Room to grow: a feasibility study has shown that Scotland could produce 1 million tonnes of salmon annually by siting 3,000-tonne capacity cages among floating wind turbines. Montage: Said Kalil. Original photo: Øyvind Gravås / Woldcam - Statoil ASA.

Study shows how Scotland can grow 1 million tonnes of salmon a year

Scotland could produce 1 million tonnes of farmed salmon a year by using 3,000-tonne capacity cages sited in the same areas of sea as future floating wind farms, a feasibility study has concluded.

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The £50,000 study was funded by the UK government via its Seafood Innovation Fund and led by Impact-9 Energy and Marine Ltd, which has designed the giant snorkel cages around which the concept is based.

“The potential for 1 million tonnes a year of Scottish-grown salmon is an ambitious vision for the sector – but one that is feasible,” Impact-9’s founder and chief executive John Fitzgerald told Fish Farming Expert magazine.

Stills from an animation showing the deballasting process of Impact-9's 3,000-tonne salmon snorkel cage, which is designed for exposed sites. Click on image to enlarge. Images: Impact-9.

“Production is constrained by the limited availability of deeper, sheltered water bodies in Scotland that are not already exploited to their sustainable biological capacity for fish production. Once that constraint is removed, there are not many fundamental barriers to production growth in Scotland. However, it won’t happen overnight, and the solutions must be well-engineered to be sustainable and competitive.”

60-metre depth

Impact-9’s pen design uses moorings that link a floating platform to the seabed, taking the strain off the pen itself and allowing it to flex with the ocean conditions encountered further offshore. The pens would require a minimum water depth of 60 metres, such as those already earmarked for wind farms in the Scottish government’s Sectoral Marine Plan for Offshore Wind.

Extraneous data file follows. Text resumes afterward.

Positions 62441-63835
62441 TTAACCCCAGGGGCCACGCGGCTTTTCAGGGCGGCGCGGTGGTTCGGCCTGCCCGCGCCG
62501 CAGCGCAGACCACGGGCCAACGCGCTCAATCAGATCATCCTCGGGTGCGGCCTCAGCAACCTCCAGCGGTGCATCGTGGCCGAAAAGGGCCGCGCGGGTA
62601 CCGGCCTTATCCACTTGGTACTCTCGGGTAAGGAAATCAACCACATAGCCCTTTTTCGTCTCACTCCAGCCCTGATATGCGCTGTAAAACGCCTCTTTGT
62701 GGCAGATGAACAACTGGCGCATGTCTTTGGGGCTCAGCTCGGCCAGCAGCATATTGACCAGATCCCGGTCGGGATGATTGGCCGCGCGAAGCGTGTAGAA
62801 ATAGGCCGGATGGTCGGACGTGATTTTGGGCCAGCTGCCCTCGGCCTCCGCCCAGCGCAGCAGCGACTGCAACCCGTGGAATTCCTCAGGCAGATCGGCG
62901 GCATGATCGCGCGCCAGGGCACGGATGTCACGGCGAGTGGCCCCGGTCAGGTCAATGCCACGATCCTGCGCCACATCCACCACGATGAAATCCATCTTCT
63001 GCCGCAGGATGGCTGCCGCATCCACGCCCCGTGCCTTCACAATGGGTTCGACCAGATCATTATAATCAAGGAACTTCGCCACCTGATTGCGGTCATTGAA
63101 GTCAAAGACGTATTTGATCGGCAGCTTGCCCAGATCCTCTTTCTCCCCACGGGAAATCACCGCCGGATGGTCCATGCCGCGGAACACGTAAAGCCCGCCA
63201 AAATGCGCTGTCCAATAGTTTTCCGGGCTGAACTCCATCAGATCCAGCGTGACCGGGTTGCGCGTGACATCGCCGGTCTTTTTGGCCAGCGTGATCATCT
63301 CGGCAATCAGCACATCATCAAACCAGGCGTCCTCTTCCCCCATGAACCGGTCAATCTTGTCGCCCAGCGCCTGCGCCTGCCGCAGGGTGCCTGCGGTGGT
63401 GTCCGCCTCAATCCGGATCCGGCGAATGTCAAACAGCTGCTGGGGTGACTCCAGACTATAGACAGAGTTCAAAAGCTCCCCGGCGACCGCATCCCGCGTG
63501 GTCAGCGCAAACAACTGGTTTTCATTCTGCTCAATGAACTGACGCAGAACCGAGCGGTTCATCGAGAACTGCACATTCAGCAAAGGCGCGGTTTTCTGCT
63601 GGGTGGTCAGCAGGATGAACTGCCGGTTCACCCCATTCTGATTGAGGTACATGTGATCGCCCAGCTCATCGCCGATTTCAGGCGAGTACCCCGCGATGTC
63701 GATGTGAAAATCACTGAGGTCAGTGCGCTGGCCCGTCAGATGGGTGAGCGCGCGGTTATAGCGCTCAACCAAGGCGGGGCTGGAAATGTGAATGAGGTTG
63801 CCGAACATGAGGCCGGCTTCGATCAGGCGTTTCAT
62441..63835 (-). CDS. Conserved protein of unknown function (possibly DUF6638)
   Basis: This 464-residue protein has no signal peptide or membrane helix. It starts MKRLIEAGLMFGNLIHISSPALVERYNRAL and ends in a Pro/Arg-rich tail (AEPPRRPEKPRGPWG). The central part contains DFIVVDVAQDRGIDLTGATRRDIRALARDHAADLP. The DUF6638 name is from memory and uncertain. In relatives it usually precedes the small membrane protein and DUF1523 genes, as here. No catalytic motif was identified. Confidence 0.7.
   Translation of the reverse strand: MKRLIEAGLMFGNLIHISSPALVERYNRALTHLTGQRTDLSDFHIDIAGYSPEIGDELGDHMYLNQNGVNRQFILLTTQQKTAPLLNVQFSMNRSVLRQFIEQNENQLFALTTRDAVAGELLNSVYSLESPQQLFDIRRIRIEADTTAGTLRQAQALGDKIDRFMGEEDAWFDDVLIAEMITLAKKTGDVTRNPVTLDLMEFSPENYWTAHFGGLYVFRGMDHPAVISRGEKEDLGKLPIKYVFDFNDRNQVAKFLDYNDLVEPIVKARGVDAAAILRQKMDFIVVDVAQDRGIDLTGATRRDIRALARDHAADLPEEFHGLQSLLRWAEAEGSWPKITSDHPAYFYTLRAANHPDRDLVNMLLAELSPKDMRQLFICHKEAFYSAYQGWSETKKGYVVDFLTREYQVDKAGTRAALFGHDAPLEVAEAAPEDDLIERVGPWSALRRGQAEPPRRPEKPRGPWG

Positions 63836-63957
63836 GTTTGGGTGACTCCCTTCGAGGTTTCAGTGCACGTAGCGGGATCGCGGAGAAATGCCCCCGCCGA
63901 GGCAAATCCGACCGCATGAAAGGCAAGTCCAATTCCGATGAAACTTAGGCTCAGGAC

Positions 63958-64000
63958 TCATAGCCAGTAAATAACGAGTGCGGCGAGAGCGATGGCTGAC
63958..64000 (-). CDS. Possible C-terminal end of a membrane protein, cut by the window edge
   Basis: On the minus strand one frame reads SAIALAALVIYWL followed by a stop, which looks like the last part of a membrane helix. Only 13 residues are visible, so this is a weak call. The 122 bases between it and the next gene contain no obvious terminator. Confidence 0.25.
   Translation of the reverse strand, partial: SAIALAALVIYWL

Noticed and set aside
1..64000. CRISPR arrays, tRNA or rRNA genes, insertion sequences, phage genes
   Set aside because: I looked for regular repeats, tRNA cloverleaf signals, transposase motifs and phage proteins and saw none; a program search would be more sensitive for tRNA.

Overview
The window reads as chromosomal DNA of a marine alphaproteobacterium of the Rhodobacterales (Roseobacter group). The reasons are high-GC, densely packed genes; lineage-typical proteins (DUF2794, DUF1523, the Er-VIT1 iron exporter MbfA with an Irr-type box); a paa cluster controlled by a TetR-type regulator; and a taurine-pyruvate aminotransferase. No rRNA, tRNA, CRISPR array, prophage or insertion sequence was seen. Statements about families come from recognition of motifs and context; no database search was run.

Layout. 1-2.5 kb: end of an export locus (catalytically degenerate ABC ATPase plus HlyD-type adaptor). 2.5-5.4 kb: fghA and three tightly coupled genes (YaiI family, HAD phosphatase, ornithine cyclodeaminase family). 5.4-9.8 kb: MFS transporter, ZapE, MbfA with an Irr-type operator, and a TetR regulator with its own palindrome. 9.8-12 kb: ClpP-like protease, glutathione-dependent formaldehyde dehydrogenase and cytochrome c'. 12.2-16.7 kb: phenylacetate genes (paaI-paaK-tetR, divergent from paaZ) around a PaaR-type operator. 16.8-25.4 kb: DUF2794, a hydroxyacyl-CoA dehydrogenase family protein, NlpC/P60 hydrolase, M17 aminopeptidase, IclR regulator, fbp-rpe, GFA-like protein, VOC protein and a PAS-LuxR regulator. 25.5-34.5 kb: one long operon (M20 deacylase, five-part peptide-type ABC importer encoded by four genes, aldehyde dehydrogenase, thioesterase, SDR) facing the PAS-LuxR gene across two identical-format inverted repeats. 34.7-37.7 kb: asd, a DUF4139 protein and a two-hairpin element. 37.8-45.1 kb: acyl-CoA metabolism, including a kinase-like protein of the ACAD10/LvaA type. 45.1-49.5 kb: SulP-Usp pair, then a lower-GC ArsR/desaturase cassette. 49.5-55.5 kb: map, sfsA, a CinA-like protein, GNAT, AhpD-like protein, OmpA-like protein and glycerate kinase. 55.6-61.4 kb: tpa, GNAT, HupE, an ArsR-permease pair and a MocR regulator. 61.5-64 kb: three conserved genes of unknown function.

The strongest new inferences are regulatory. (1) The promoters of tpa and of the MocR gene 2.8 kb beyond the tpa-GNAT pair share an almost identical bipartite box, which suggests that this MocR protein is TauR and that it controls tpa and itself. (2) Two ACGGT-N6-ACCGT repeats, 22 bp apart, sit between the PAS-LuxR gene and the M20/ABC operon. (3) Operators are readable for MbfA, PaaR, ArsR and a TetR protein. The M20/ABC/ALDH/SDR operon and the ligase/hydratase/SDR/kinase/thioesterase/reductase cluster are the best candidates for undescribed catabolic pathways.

There are 15 new sites in the plan, but only seven are in the west and north, adjacent to areas where salmon are already farmed. That’s enough space for 1 million tonnes of salmon, said Fitzgerald.

The company has already carried out tests on a 1:30 scale model at a testing facility in Ireland and expects to complete front end engineering design for a prototype of 1:3 or 1:2 scale next year.

Switch to smolts

Taking the industry offshore wouldn’t mean the end of fish farming at existing sites but would involve those sites being switched to production of large smolts of between 500g and 1 kilo, explained Fitzgerald.

“Impact-9’s modelling suggests that 120,000 tonnes of post-smolts would need to be produced annually to supply 1 million tonnes of offshore production capacity,” he added.

“This suggests continued demand for the existing inshore capacity and onshore hatcheries. Because of the smaller fish size (than those in grow-out pens), closed or semi-closed containment solutions are likely to be economically viable, as would onshore RAS systems capable of producing larger post-smolt fish.

Reduced impacts

“This would mean much reduced environmental impacts and sea lice interactions at sensitive nearshore sites. It would remain a circa £1 billion sector, showing that an expansion of offshore production does not necessarily imply a contraction of inshore or onshore activities.”

Read more about Impact-9’s plans in the current online edition of Fish Farming Expert magazine.